I then altered the colour scale so it was more of a dark brown, which is usually what happens to the pigments in Victorian wallpapers after a century or so of inexorable oxidation (at least the ones I've encountered in Edinburgh tenements); not to mention the slow mouldering away perhaps caused by unspeakable horrors lurking insidiously behind the wainscoting...  Perfect.

Wednesday, 28 June 2017


I've been interested in historical wargaming since the early 1970s (it was the Airfix Commandos that turned me) but later on at school I did become aware of role playing games and specifically Dungeons and Dragons.  I even bought the three core 1st edition AD&D books around 1982 and designed some dungeons.  I still have the books (and the dungeon designs).

My interest in RPGs all lay dormant for a while (and in some cases was actively avoided) until I (re)discovered Call of Cthulhu and Traveller (and a few other things) about 5 years ago.  And so I dusted off my RPG notebook (still plenty of blank pages in it) and it began again.
Part of this journey has been a not entirely failed attempt to get my son interested in RPGs, mainly to wean him off the X-box.  Consequently, when the MMORPG (Massively Multiplayer On-stage Role Playing Game) Show appeared at the Edinburgh Fringe last year, we had to go.

And what fun it was.  Basically the host (Paul Flannery) asked for three audience volunteers to participate in what was an hilariously half-improvised show.  Such inventions as deciding that the bunch of baddies in the tavern they had to relieve of their tickets to the ambassador's ball, were actually stoats disguised as weasels, and that when the host threw a 20 on his massive luminous die (no really) that the audience all had to get up and change seats, made it fun; and my son certainly enjoyed it.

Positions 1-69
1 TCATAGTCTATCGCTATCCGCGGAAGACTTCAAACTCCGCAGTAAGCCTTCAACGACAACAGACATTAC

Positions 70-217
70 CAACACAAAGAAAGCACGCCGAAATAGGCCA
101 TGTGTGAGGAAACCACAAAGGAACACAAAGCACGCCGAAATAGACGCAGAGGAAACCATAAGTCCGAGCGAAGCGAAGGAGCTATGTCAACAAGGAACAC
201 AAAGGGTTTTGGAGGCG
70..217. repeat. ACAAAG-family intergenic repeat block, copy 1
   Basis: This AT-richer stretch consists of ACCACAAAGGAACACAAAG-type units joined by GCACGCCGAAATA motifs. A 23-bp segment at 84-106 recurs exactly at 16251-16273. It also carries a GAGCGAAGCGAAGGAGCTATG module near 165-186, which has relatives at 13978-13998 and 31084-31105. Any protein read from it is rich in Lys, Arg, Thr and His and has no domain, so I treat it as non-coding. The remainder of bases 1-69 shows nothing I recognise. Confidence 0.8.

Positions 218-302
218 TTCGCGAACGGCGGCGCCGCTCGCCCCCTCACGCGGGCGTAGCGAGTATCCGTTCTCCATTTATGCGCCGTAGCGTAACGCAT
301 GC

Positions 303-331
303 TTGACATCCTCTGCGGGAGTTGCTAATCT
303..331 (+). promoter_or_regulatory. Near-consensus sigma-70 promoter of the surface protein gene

Anyway, I was delighted to discover that the show is on at the Fringe again this year (3rd to 27th August 2017, except the 14th), at the same venue, and heck it's free.  And so, slotting in between obscure student productions of Pirandello, Ionesco and Arthur Smith, we'll definately be going, possibly twice (like we did last year).

Thursday, 22 June 2017

Bullet Bouncing

When I originally set up this blog (in 2011) it was to muse on all of the things that I was interested in that didn't fall under the remit of wargaming.  That covers a lot of ground as there all kinds of things I do, or would like to be doing, or used to do, or should be doing, or have some vague memory of doing, that I could write about.

However, what I have found over the years with blogging is that having a narrow(ish) focus for a blog usually works best (hence my separate wargaming blog), both as the blogger and for readers, who generally come to a blog with certain expectations and don't want to see random posts about electronic music, French nineteenth century poets, guitars, science fiction, travels in Central Asia, Scottish politics or non-historical wargaming (horrors!).

Consequently, I've decided to 'relaunch' this blog (like anyone would notice) but use it to report (slightly) more specifically on my desultory activities with regard to role palying games, board games and computer games.  Mainly, because, apart from historical wargaming (and Scottish politics), they are the other things that are keeping me distracted at work and home as I slide into my twilight years.

Nevertheless!  Onwards and upwards, and for no particular reason at all other than it is slightly amusing (and I like the old fashioned classic DC artwork) here's Wonder Woman to get us going.